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Capital city: Abuja

Population: 211,400,708 (2021)

Land area: 923,769 km²

Official language: English

Legal system: A mixed legal system based on English law, Common law, Customary law and Sharia (Islamic) law.

Time zone: GMT+1

Currency: Nigerian naira (NGN)

GDP: 360.00 USD Billion (2021 est.)

Main industries: Petroleum, tourism, agriculture, mining

Principal exports: Crude petroleum, petroleum gas, scrap vessels, flexible metal tubing, cocoa beans

Nigeria’s economy is one of the largest in Sub-Saharan Africa and is valued at US$400 billion, mainly owing to its large population. Its main source of revenue is derived from exportation of oil; however, the government has made plans to diversify the economy into new sectors such as infrastructure, manufacturing and power. In addition, the country has proven a prime location for mining, being rich in natural resources.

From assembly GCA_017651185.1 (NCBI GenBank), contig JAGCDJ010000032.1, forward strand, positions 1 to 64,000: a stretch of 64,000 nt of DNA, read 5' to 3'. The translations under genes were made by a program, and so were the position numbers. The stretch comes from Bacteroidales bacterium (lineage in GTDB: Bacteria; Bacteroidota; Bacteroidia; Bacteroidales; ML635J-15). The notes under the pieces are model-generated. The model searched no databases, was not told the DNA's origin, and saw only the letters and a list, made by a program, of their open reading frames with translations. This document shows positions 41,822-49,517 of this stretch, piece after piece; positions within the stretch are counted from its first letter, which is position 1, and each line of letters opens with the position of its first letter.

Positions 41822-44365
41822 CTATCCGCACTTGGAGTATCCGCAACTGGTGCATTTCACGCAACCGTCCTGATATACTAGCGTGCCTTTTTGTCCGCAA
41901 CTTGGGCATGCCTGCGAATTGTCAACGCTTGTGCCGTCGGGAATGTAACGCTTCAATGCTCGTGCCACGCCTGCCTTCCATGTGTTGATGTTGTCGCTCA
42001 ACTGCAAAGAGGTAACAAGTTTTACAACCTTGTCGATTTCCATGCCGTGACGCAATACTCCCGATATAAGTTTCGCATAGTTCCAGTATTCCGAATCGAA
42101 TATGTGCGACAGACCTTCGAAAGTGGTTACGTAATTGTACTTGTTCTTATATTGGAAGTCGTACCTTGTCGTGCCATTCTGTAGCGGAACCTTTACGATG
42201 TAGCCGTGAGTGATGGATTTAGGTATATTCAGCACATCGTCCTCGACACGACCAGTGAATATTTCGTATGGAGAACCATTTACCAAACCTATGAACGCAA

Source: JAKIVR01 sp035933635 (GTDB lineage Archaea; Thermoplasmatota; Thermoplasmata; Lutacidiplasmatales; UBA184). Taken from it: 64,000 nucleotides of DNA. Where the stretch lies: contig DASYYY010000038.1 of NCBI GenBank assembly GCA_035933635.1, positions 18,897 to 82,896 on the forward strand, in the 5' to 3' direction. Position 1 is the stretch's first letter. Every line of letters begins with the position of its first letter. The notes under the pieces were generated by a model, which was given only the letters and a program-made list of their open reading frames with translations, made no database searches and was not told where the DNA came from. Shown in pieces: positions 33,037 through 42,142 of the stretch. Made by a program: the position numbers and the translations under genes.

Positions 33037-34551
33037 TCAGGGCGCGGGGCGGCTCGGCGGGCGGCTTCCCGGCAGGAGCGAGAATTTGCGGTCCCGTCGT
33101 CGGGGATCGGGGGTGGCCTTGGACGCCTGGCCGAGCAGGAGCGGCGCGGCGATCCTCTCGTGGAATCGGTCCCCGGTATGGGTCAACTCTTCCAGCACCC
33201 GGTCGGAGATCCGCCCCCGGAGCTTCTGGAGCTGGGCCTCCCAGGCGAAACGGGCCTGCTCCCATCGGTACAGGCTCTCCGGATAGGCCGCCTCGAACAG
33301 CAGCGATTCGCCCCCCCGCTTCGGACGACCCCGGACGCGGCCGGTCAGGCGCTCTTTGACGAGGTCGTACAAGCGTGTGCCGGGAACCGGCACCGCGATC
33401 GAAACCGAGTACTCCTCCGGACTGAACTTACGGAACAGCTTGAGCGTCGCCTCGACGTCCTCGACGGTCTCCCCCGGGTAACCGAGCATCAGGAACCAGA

Nigeria’s significant population has grown rapidly in recent years to reach over 214 million citizens. In fact, its population is set to increase to 392 million people by 2050, making it the fourth most heavily populated country worldwide. Over 60 percent of this population is under the age of 25. As a result, Nigeria’s workforce is likely to rank amongst some of the largest globally by 2050. The urban-rural ratio is fairly even in Nigeria, with 52 percent of the population residing in or around cities. The most populous city is Lagos, which is home to some nine million citizens.

Nigeria’s economy is one of the largest in Africa, due to the size of its oil industry and its population. The country’s GDP totalled to US$448.1 billion in 2019 and enjoyed a steady rate of growth at 2.2 percent according to the IMF. Economic growth is expected to rise to 2.4 percent in 2021, subject to global economic recovery following the COVID-19 pandemic and demand for oil. Additionally, Nigeria’s labour force has increased to a total of 59 million people as of 2019.